Don’t tell Jesus, but the last religious experience I had was watching Bryan Danielson vs. Kenny Omega.
Danielson, in his first match with AEW, looked energized and inspired against the company’s top dog. We saw the American Dragon return to his pre-WWE level of aggression. We saw a dream match inside the largest tennis stadium in the world. We saw a gripping 30-minute draw that left Danielson’s chest the red of raw meat, that featured a merciless Omega flinging his opponent from the most precarious of positions.
I sat engrossed with a quickened pulse and a whirring heart, reminded of the Andre Gide quote: “Art is the collaboration between God and the artist.” And amid the afterglow that followed, here I was wondering how many stars out of five to give the match. How ill-fitting.
The five-star rating system has its place and its purpose, but it alone cannot capture what a fan experiences when watching a match.
I think it’s our natural instinct as humans to categorize, to organize this chaotic world into neat boxes. The five-star system helps us do that. We can track and rank our favorite matches of the year or of all time with a handy spreadsheet and a number between 0 and 5.
As an elementary school teacher, I can appreciate the attempt to quantify excellence. I have to give my students a numerical grade for their writing even if whatever rubric I come up with doesn’t fully measure creativity, voice, literary gumption, and passion put on a page. I need two digits to put into the gradebook.
With wrestling, I sometimes just need a number, too. When I am doing research for my Year of Years column, I often use Dave Meltzer’s ratings as a starting point. Uncle Dave and I won’t always agree, but if I see an All Japan six-man tag from 1994 got the five-star treatment from him, chances are I’m going to like it a lot.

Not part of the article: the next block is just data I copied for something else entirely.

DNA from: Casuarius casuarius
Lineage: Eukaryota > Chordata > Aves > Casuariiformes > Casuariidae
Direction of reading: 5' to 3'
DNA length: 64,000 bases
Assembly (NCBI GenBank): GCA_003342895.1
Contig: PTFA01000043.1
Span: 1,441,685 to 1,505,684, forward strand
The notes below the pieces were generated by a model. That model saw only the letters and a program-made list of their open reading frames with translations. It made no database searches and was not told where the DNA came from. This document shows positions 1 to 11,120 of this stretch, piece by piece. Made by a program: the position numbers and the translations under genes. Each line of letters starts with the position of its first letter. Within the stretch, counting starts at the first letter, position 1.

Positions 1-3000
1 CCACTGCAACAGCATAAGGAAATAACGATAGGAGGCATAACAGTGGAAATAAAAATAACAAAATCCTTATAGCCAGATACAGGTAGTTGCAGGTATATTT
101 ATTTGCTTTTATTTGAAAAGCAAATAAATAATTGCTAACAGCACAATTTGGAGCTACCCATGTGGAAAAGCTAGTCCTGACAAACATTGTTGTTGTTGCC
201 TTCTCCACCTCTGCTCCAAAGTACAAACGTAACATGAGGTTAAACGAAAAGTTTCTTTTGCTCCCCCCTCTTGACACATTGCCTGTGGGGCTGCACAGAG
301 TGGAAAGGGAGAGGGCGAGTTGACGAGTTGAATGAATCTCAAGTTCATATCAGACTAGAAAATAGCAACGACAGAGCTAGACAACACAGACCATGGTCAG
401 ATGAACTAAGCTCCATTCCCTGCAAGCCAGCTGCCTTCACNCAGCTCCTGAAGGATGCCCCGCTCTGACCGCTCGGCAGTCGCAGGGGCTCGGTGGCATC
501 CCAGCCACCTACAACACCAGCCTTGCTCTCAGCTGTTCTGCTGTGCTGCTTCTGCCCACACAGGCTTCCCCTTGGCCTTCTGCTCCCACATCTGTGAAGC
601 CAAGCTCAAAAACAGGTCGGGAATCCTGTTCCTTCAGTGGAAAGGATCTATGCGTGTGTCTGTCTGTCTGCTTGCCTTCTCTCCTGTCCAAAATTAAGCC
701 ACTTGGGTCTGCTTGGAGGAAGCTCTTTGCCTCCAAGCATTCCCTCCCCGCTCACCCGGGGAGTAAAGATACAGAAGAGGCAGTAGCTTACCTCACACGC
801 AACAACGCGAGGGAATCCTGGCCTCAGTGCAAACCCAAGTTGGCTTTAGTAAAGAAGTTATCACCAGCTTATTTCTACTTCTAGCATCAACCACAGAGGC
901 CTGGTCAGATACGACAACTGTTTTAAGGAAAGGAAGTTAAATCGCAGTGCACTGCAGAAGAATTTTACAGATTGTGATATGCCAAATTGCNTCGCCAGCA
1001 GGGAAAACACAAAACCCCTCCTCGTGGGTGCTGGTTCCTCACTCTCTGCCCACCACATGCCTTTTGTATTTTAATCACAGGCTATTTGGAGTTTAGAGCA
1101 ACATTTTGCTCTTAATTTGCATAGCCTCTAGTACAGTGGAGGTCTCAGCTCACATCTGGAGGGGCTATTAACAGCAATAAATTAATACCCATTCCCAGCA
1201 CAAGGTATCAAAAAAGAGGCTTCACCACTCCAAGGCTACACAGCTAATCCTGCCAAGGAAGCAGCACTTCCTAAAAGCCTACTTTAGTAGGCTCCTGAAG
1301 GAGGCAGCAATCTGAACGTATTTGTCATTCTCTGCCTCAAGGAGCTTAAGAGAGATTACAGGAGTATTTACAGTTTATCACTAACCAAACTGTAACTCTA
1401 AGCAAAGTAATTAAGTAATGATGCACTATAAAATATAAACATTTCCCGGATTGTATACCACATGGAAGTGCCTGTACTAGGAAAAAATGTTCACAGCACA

When pressed for time, I lean on how fans rated matches on the GRAPPL app to know what to skip from a wrestling show and what to carve out time for. And be it for research or pleasure purposes, the 0-10 ratings fans give bouts on CageMatch.net are super helpful. These all have their place, but we need something more.
There’s a disconnect between a mathematical approach to something so inherently emotion driven as wrestling.
We do not rate great paintings out of five stars. Although, it would personally tickle me to overhear people debating whether Gustav Klimt’s The Kiss is a 4.75 star painting or the full five. We instead speak of visual art in terms of what it makes us think about, how it makes us feel, what place it has in this ugly world of ours.
We need this same approach when it comes to art of pro wrestling. We need ingenuity and new ideas in terms of how we rate matches.
Eastern Lariat and HappyWrestlingLand contributor @BeMcCooley has smartly cooked up a tier system where matches fall in the Good, Great, MOTYC (Match of the Year contender) levels. It still allows for organizing and quantifying while also not feeling as clinical as a number.
Inspired by that system, I crafted my own to use on my spreadsheets and columns. From worst to first, it goes:
This has been extremely useful when grouping bouts, to quickly communicate to a friend where I think a match sits.
Minoru Suzuki vs. Tomoaki Honma from this year’s New Japan Cup? Banger. WALTER taking on Tomasso Ciampa at NXT Stand and Deliver? Classic. Utami Hayashishita vs. Syuri-Stardom Tokyo Dream Cinderella? All-timer.
Let’s not stop there, though.
What if we also rated matches by counting how many times our stomachs fluttered? What if added up all the times we audibly gasped during an in-ring contest?
It is nowhere near as tidy as the stars, but what if we instead rated matches by how they made us feel? After watching Okada vs. EVIL or 5 Star Grand Prix Final, we could jot down “bored me” or “inspired me” in our match notebooks.
Can someone please start attaching a heart rate monitor to themselves while watching wrestling and use the average beats per minute as a rating system?
The more levels of ratings we have, the better. I want to be able to check a number on Cagematch, see what a match got in the Observer, check how it affected someone’s pulse, or see what Simpsons episode a match is compared to.
Let’s add layers to the ratings discourse. Let’s more closely encapsulate the greatness we see in the ring. It’s time to get crazy/creative because five stars ain’t enough.